Citibank, the US multinational bank that recently announced record profits, after having taken a hefty amount of support from the US Government after the banking crisis of 2007, is again in the news. Terra Firma, a private equity group has alleged that the bank convinced them to buy troubled music label EMI at a vastly inflated price of £4.2 billion, or $6.7 billion, by providing misleading information. The group claims that Citibank made multiple commissions and profits from the deal, leaving Terra Firma holding an asset far less in value than what it paid for.
Guy Hands, the investor leading the group has staked his reputation that the Bank would not want the details of its underhanded deal-making exposed to the public glare, since the US Government holds a substantial stake in the bank at present, and is yet to pay off its debts. Citi’s lead financial adviser reportedly asked Terra Firma to pay more for the music label by claiming that Cerberus Capital Management, another bidder, was still in the race long after they had actually pulled the plug. Citi denies the claim, arguing the amount was already authorized by the Terra Firma board.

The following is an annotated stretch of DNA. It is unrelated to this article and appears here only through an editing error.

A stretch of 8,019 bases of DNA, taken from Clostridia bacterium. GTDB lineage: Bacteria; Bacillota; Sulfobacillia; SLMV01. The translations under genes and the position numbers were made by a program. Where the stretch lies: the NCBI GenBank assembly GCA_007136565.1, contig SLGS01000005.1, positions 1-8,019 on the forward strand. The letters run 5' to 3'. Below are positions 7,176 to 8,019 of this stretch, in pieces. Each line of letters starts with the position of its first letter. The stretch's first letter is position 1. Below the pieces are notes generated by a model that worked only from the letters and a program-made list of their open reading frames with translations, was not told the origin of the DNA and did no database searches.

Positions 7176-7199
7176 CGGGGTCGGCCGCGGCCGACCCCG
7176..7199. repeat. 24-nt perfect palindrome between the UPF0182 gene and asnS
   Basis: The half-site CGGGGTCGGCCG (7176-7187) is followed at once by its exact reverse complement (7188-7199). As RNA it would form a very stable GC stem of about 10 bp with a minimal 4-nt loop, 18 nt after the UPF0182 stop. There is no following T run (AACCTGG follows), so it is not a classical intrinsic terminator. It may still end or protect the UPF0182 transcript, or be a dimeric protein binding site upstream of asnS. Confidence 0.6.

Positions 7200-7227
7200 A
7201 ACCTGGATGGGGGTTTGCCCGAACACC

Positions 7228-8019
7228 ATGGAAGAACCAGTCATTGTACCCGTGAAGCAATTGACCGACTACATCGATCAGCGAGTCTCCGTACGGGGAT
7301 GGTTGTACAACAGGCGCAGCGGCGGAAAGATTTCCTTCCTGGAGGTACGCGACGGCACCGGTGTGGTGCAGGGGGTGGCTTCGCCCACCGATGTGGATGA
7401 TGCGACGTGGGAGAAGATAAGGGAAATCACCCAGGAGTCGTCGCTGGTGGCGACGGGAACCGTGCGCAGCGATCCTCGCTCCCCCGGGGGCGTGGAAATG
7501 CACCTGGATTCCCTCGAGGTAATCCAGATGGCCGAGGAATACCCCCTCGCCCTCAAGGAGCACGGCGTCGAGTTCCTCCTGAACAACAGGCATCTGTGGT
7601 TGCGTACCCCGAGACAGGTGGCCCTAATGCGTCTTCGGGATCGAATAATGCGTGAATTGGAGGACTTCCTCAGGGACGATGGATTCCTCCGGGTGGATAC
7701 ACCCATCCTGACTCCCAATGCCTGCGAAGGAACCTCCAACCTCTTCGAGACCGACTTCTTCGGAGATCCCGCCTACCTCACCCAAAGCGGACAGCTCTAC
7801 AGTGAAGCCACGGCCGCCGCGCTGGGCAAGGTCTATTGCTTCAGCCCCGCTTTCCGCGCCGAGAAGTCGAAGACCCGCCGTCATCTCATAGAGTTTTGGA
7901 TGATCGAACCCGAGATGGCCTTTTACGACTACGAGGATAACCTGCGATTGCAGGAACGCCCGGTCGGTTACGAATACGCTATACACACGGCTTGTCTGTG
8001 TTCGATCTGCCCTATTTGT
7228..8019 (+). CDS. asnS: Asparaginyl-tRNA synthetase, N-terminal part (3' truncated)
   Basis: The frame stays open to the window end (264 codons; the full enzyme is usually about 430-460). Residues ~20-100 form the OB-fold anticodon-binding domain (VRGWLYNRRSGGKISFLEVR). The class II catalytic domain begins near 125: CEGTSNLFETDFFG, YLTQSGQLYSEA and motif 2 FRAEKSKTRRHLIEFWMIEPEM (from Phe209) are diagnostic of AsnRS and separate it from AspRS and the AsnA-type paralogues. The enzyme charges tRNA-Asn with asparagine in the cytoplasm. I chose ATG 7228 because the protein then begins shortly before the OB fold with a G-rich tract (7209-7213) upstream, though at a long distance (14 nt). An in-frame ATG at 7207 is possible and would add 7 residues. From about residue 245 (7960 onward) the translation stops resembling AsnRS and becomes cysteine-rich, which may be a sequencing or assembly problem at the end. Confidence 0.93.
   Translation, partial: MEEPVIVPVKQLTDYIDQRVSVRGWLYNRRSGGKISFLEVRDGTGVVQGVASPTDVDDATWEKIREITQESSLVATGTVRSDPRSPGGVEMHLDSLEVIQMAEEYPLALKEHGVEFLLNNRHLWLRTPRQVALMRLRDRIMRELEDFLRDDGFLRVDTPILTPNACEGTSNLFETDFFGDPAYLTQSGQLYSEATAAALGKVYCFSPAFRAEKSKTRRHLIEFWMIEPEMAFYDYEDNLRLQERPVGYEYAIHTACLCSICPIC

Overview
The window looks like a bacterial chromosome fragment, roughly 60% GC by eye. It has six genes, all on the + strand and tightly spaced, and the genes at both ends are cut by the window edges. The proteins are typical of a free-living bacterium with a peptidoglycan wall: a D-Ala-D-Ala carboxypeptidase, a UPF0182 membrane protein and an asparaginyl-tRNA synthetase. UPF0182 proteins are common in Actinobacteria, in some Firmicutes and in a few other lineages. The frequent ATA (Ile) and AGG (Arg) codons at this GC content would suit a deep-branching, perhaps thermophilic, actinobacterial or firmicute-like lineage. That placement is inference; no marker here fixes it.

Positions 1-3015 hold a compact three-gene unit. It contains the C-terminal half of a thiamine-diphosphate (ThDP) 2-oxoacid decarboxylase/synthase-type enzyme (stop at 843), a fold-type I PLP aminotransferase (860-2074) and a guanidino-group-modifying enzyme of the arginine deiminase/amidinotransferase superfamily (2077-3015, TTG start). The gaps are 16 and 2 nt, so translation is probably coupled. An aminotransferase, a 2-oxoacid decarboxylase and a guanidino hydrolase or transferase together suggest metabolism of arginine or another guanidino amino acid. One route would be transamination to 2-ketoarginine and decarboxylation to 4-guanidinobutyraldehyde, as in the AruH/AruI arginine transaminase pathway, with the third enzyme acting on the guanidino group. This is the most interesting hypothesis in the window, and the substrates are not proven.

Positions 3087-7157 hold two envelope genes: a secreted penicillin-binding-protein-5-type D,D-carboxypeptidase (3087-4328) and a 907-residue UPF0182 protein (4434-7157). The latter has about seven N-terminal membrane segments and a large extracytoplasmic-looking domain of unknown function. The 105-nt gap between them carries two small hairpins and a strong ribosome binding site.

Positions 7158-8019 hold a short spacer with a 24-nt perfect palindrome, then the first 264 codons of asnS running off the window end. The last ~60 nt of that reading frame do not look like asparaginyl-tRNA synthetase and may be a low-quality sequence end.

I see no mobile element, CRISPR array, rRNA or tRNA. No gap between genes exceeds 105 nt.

However, Hands has supplied several confidential emails from Citi executives congratulating themselves on the fees they got from the deal, as well as the 3 billion pound loan it made to the company, in the initial filing. Top management at Citi may be worried about any more skeletons that Terra Firma might let out of the closet, and a loss of the suit would mean hefty damages, as well as a blow to an already shaky reputation.
Citi’s primary option appears to be a quiet resettlement or renegotiation of the loan terms given to Terra Firma. Based on industry benchmarks, EMI is today worth only 2 billion pounds, a third less than the Citibank loan. Citi’s loosening of terms will allow Terra Firma time to get EMI back on its feet again, and reduce the cash flow required to keep the label running.However, the drawbacks exist even if Citibank should settle out of court. Other disgruntled clients may follow the same path, and cost Citi millions in legal fees. Even if Citibank wins the case, the Terra Firma investors might agree to prop up EMI, thus making it an embarrassment for Citibank.
Investment banks in the boom era have been accused of making several such deals, a move which has boomeranged on them now that they are at the mercy of the Government and its scrutiny. With the Government an investor in several of them, more murky details might come out into the open in the coming days.